Folksinger Bob Frank was born and grew up in Memphis, TN, where he began playing in coffeehouses in the early '60s. He briefly attended Vanderbilt University before being expelled for playing his guitar in the dorm. He earned a degree in English from Rhodes College in Memphis in 1966. He was then drafted into the Army, and his two-year stint included a tour of duty in Vietnam. After getting out in 1968, he moved around, working on a ranch in Colorado and a cannery in Washington state, and living on communes in Northern California. He counted himself "one of the original hippies" and certainly was the only one to join the Tree music publishing company in Nashville as a staff writer. He was signed by Vanguard Records, which released his self-titled debut album in 1972. Despite good reviews, it did not sell, and he had a falling out with the label after he refused to sing any of the songs from the LP at a showcase at the New York nightclub Max's Kansas City. In 1973, he moved to the San Francisco Bay Area, settling in Oakland. In the mid-'70s, he led a band called the Hardheads that also featured Bruce Jackson on bass and Joel Shapiro on fiddle. Eventually, however, he dropped out of the music business and worked for the city of Oakland as an irrigation specialist while raising four children. Meanwhile, his songs were recorded by other artists. His old Memphis friend Jim Dickinson put "Wild Bill Jones" on his album Dixie Fried in 1972. Frank was also discovered by cowboy singers. During the 1970s and early '80s, Chris LeDoux recorded "Horses and Cattle," "The Buckskin Lady," "Six Bucks a Day," "Old Tom Horn," and "Montana Rodeo." Gary McMahan put "My Good Samaritan" and "The Buckskin Lady" (the latter of which he co-wrote) on his 1980 album Colorado Blue, as well as "Horses and Cattle" and "Montana Rodeo" on Saddle 'Em Up and Go! in 1988. The Starlite Ramblers recorded "The Buckskin Lady" on their Live at Apple's album in 1981.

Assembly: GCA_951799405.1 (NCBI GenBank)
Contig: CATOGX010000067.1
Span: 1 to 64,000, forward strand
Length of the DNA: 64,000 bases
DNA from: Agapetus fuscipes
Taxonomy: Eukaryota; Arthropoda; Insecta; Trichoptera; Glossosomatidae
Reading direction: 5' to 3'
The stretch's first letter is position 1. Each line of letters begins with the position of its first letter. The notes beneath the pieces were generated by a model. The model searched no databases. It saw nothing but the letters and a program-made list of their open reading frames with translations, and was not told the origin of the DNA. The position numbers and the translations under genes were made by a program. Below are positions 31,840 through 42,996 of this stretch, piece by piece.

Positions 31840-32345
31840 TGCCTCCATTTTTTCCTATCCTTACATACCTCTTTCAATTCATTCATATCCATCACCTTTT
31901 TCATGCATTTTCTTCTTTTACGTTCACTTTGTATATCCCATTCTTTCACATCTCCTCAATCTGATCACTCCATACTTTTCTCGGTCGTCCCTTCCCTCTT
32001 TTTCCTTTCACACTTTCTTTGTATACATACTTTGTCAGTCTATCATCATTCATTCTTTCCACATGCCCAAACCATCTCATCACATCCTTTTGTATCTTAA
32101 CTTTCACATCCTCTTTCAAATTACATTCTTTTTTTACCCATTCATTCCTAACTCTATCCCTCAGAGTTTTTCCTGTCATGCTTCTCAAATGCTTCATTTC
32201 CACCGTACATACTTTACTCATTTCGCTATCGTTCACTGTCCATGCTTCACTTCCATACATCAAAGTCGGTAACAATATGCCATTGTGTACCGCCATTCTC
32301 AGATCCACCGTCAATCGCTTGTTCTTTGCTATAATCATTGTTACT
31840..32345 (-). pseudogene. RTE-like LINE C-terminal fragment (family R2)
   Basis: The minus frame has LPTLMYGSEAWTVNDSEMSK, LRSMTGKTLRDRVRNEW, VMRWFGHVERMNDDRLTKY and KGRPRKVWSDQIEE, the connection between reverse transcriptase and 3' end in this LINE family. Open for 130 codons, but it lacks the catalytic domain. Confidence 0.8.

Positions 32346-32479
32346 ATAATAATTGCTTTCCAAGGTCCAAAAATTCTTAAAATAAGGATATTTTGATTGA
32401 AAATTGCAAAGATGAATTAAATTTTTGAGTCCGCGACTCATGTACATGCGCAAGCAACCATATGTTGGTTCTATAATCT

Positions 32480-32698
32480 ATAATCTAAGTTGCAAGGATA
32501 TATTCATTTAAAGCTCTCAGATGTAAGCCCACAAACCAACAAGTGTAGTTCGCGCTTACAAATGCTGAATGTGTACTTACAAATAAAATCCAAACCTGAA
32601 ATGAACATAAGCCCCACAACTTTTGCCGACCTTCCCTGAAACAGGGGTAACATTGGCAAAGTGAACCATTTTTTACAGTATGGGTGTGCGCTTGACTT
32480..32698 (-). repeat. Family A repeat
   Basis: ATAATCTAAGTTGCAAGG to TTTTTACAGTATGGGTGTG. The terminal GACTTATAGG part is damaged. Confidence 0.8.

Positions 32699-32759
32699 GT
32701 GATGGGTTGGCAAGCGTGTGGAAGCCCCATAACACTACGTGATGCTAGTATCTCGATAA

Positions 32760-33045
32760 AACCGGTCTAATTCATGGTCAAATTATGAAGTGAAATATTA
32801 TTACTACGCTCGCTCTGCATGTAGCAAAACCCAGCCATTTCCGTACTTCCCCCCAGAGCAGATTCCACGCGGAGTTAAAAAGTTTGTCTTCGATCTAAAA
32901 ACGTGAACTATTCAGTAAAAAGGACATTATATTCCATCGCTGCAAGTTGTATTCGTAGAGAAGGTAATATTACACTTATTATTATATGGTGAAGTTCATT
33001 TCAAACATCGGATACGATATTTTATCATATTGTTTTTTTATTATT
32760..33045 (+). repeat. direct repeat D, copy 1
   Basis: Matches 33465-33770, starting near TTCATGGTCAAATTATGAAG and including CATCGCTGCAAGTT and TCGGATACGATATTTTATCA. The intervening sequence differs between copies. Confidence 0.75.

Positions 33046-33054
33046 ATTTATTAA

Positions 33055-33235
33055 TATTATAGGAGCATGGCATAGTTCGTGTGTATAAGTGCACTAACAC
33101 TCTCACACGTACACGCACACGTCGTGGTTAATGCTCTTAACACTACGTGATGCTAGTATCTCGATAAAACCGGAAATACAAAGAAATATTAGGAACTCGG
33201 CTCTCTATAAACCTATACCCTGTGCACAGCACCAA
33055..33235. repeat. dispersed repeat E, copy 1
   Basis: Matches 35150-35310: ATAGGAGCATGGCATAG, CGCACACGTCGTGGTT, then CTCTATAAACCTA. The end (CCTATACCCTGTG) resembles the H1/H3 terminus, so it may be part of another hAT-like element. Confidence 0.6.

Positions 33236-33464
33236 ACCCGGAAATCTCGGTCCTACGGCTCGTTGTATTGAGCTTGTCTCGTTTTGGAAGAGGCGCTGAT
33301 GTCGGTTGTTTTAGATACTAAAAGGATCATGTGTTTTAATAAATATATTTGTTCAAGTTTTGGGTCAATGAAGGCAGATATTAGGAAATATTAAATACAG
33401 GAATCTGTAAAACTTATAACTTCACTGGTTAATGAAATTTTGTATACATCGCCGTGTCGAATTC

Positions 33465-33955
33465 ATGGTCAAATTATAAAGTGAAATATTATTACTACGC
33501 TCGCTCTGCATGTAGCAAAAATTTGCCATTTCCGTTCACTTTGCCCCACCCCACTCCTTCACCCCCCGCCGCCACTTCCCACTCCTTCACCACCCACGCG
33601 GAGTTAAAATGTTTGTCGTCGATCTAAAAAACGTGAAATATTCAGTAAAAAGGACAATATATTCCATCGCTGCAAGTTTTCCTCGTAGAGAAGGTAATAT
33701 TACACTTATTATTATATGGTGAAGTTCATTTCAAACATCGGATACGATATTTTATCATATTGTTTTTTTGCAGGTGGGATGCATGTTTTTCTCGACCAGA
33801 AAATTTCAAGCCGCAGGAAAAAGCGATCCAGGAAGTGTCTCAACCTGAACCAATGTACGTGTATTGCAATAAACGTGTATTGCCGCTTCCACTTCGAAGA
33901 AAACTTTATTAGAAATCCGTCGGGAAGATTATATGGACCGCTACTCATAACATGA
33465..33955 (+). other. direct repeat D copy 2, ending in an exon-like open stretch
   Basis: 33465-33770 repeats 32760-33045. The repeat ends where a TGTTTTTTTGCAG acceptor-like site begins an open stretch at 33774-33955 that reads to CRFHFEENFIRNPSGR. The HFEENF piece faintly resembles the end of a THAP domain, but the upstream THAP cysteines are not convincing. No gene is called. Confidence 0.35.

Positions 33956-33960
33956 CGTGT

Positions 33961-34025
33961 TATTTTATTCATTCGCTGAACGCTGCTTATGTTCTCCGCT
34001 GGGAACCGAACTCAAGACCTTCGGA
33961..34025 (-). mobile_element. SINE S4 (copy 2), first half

By 2000, Frank discovered that he had become a cult artist much discussed on the Internet, with copies of his sole album changing hands for as much as $100. He returned to performing and began his own label, Bowstring Records, which issued his album A Little Gest of Robin Hood, his adaptation of a 13th century Middle English poem, in 2001. Reconnecting with Dickinson, now a renowned producer, he recorded his first album of original songs in 30 years, Keep on Burning (July 16, 2002). Then, in quick succession, came Pledge of Allegiance (June 21, 2004) and Ride the Restless Wind (June 17, 2005). World Without End (October 26, 2006) was a duo album by Frank and John Murry. On February 19, 2008, Memphis International Records released Red Neck, Blue Collar, a compilation of tracks from Keep on Burning, Pledge of Allegiance, and Ride the Restless Wind. For his part, Dickinson continued to record Frank compositions, putting "Last Night I Gave Up Smoking" on Free Beer Tomorrow (2002) and "Red Neck, Blue Collar" on Jungle Jim and the Voodoo Tiger (2006). Meanwhile, the JPT Scare Band, which had performed Frank's song "Wino" from Bob Frank in the 1970s, finally put a nine-minute version of it on their 2007 album Past Is Prologue. Other recordings of Frank's songs include "No Reason to Cry" by the Thrifts and "She Pawned Her Diamond for Some Gold" and "Before the Trash Truck Comes" by Don McGregor. ~ William Ruhlmann